Here I would add only that there are questions about how much the corporate elite really care about “the brand” (“brand USA”) anymore. Upper 1 Percent “Richistan” residents live in a global capitalist order.  They may occasionally join U.S, politicians in making standard obligatory comments about the bedrock value of America’s middle-class and why it should be supported.  But the cold truth beneath such rhetoric is that “America’s ruling class doesn’t care. They’ve moved on, having successfully created a world where the middle-classes in China and India offer far more opportunities to get rich.”  So wrote the Pulitzer Prize-winning journalists Donald Barlett and James Steele six years ago.

In 2011, a U.S.-based CEO of one of the world’s largest hedge funds told The Atlantic’s Chrystia Freeland how one of his fellow executives had argued that the hollowing-out of the American middle class didn’t really matter” in comparison to the money to be made in more rapidly developing states.  The chief financial officer of a large U.S. Internet firm told Freeland that Americans foolishly “demand a higher paycheck than the rest of the world…It may sound harsh, but maybe people in the middle class need to take a pay cut.”

“I can get [workers] anywhere, in the world” Allstate CEO Thomas Wilson told the 2010 Aspen Ideas Festival.  “It is a problem for America, but it is not necessarily a problem for American business.”

The United States’ elite business class holds no particular attachment to the people, communities, health, or even competitiveness of the U.S. as such.  That’s why Robert Reich advised policymakers seven years ago “not to be seduced into thinking that the interests of big business are the same as the interests of the American economy, or, for that matter the interests of American workers.”  As Reich told the “P”BS NewsHour, “most Americans just simply are not part of the global economy in terms of prosperity any longer.”

In the immortal words of George Carlin:

“You know what they want?  Obedient workers… People who are just smart enough to run the machines and do the paperwork, and just dumb enough to passively accept all these increasingly shittier jobs with the lower pay, the longer hours, the reduced benefits, the end of overtime, and the vanishing pension that disappears the minute you go to collect it. And now they’re comin’ for your SOCIAL SECURITY MONEY. They want your fuckin’ retirement money. They want it BACK. So they can give it to their criminal friends on Wall Street. And you know something? They’ll get it. They’ll get it ALL from you sooner or later — ‘cuz they OWN this fuckin’ place. It’s a big CLUB. And YOU AIN’T IN IT. You and I ain’t in it.”

Elite U.S. capital is not anymore nationally bound than it is morally constrained.  Its agents are brazenly global players who have been perfectly happy to observe and enhance what Noam Chomsky had rightly called “a process of [U.S.] de-industrialization and de-development.”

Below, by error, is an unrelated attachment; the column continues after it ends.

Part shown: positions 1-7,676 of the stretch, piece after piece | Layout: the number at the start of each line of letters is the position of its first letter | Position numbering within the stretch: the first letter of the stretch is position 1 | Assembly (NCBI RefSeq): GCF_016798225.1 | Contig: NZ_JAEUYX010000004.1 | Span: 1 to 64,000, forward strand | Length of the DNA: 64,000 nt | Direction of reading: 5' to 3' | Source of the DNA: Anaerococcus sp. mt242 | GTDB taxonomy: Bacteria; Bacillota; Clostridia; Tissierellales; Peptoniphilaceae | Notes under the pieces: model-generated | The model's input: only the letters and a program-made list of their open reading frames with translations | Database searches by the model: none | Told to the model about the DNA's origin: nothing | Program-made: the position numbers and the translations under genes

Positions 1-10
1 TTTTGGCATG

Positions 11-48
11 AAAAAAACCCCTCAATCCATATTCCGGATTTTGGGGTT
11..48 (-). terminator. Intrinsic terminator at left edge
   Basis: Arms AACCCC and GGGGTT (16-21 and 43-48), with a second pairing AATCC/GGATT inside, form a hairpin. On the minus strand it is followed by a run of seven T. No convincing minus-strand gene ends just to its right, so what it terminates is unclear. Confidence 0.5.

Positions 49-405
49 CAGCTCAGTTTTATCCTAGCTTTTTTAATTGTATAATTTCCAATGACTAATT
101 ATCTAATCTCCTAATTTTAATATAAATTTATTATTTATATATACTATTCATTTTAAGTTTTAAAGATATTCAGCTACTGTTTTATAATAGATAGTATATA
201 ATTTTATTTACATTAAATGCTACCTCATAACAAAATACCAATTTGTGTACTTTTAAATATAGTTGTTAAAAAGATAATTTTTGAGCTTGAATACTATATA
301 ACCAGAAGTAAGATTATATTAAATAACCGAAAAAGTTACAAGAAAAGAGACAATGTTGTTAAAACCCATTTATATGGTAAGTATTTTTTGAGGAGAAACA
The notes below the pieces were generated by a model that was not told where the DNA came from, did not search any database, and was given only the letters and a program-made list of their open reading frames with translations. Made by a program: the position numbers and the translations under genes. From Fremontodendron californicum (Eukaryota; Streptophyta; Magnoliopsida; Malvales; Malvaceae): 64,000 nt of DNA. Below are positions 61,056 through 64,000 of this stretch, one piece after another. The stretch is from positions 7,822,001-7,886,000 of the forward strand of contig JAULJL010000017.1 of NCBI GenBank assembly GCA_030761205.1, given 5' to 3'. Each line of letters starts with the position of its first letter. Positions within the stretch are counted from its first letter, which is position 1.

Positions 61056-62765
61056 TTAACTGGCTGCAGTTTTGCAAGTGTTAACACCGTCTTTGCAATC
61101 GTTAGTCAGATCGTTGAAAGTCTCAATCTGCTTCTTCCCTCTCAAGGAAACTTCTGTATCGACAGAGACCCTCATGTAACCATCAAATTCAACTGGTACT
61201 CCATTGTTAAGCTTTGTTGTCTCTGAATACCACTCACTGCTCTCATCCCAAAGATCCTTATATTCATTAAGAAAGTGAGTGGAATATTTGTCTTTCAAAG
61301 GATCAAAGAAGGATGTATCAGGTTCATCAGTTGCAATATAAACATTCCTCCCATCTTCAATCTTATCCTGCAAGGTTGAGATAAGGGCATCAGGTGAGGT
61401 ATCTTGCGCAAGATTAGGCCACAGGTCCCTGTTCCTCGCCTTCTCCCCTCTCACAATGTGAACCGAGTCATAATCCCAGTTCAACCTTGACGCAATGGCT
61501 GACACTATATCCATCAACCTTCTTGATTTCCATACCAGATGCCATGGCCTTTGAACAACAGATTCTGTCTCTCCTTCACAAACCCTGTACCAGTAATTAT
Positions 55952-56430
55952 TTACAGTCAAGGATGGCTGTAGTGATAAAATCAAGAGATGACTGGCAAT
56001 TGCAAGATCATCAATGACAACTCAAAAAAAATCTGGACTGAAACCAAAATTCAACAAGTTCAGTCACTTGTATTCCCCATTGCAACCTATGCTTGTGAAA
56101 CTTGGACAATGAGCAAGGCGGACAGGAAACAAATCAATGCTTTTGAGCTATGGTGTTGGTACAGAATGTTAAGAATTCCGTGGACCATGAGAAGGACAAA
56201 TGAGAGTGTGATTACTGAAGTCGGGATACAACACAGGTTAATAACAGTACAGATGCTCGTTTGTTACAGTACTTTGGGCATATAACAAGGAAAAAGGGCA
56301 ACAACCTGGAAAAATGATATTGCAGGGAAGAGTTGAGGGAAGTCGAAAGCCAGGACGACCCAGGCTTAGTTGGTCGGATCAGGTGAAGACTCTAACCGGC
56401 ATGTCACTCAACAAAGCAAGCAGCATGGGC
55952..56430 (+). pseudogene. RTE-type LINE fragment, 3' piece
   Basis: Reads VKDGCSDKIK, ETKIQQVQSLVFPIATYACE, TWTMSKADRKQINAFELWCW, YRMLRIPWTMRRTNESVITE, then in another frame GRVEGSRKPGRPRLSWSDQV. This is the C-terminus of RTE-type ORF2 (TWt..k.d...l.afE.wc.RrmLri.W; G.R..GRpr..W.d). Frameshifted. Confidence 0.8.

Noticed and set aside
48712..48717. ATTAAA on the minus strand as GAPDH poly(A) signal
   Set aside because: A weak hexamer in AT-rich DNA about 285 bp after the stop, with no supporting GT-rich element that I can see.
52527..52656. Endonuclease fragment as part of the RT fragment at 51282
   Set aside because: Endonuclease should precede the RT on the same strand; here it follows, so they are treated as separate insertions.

Big “American” capitalists could give a flying fuck over plant-closings in Ohio, opioid epidemics in West Virginia, climate change-driven super-hurricanes in Texas and (especially) Puerto Rico. They’ve moved on.

Trump exploited white nationalist resentment of capitalist globalization inside the U.S. to get elected but he is himself thoroughly enmeshed in global capitalism and so are the elite financial interests who permeate his White House and who worked with their fellow plutocratic and globalists “populists” and “nationalist” in the Republican Congress to pass an epic, arch-regressive, deficit-ballooning, last-ditch grab-and-go tax cut for the wealthy Few and the already super-opulent financial and corporate sectors.  The tax cut furthers the “de-development” of the U.S. on numerous levels.

The super-rich don’t care.  And even if they did, they’ve “squandered [too much] moral authority” (Hedges) across the long neoliberal era and the New Gilded Age to call off the  oligarchic plundering of the nation, the world, and livable ecology.  Perhaps they think they can escape to other parts of the universe (like the alien capitalist rulers portrayed in John Carpenter’s cult-classic movie They Live) before the planet they’ve despoiled becomes finally uninhabitable.

Could Trump be gone before the next presidential election and inauguration?  Sure. It’s still possible. If Robert Mueller has an extraordinary amount of ammunition from his Russiagate/money-laundering/obstruction-of-justice inquiry, if the Democrats can overcome the unlevel electoral playing field to take back the House and make big gains in the Senate, and if enough big capitalists and military elites decide they’ve gotten everything they can from the “useful idiocy” (Hedges) of Trump before it all goes sour, impeachment and even removal or resignation are not completely unimaginable.  I’d give Trump a 25% chance of being impeached by the U.S. House, a 5% of being removed (after House impeachment) by the U.S. Senate, and a 40% chance of being convinced not to run for re-election in 2020.

Listening to the “progressive neoliberal” idiocy of Joe Biden, CNN, and MSNBC, and to hopelessly bourgeois-identity-politicized nothingness of Trump- and Russia-obsessed campus-town (Iowa City) Democrats, however, I find it all too plausible that the Insane Clown President could wrangle a second term.  Never underestimate the miserable nothingness of the Inauthentic Opposition Party.

Help Street keep writing here.

Paul Street’s latest book is This Happened Here: Amerikaners, Neoliberals, and the Trumping of America (London: Routledge, 2022).